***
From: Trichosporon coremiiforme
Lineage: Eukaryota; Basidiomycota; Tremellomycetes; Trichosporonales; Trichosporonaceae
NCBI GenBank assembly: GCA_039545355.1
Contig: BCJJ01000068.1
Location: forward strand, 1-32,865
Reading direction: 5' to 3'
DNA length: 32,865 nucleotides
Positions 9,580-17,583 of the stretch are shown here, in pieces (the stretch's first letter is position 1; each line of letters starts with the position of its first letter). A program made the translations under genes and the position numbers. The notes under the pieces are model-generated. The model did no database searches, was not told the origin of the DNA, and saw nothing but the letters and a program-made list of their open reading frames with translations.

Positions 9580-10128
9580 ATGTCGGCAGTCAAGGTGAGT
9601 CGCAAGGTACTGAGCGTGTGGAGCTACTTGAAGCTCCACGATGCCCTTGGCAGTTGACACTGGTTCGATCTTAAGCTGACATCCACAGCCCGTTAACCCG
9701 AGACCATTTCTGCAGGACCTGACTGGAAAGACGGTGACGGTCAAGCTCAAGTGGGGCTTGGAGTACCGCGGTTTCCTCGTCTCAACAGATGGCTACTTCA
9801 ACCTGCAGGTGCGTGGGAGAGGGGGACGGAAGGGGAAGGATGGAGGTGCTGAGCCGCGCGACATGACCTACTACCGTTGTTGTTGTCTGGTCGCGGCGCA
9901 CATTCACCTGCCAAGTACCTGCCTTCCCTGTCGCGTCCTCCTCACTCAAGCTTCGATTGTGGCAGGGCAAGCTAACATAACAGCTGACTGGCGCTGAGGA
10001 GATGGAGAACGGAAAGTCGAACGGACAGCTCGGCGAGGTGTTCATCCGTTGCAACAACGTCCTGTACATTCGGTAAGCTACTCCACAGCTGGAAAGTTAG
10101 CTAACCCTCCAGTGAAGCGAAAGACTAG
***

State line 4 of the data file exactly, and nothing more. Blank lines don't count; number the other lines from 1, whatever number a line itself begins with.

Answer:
Contig: BCJJ01000068.1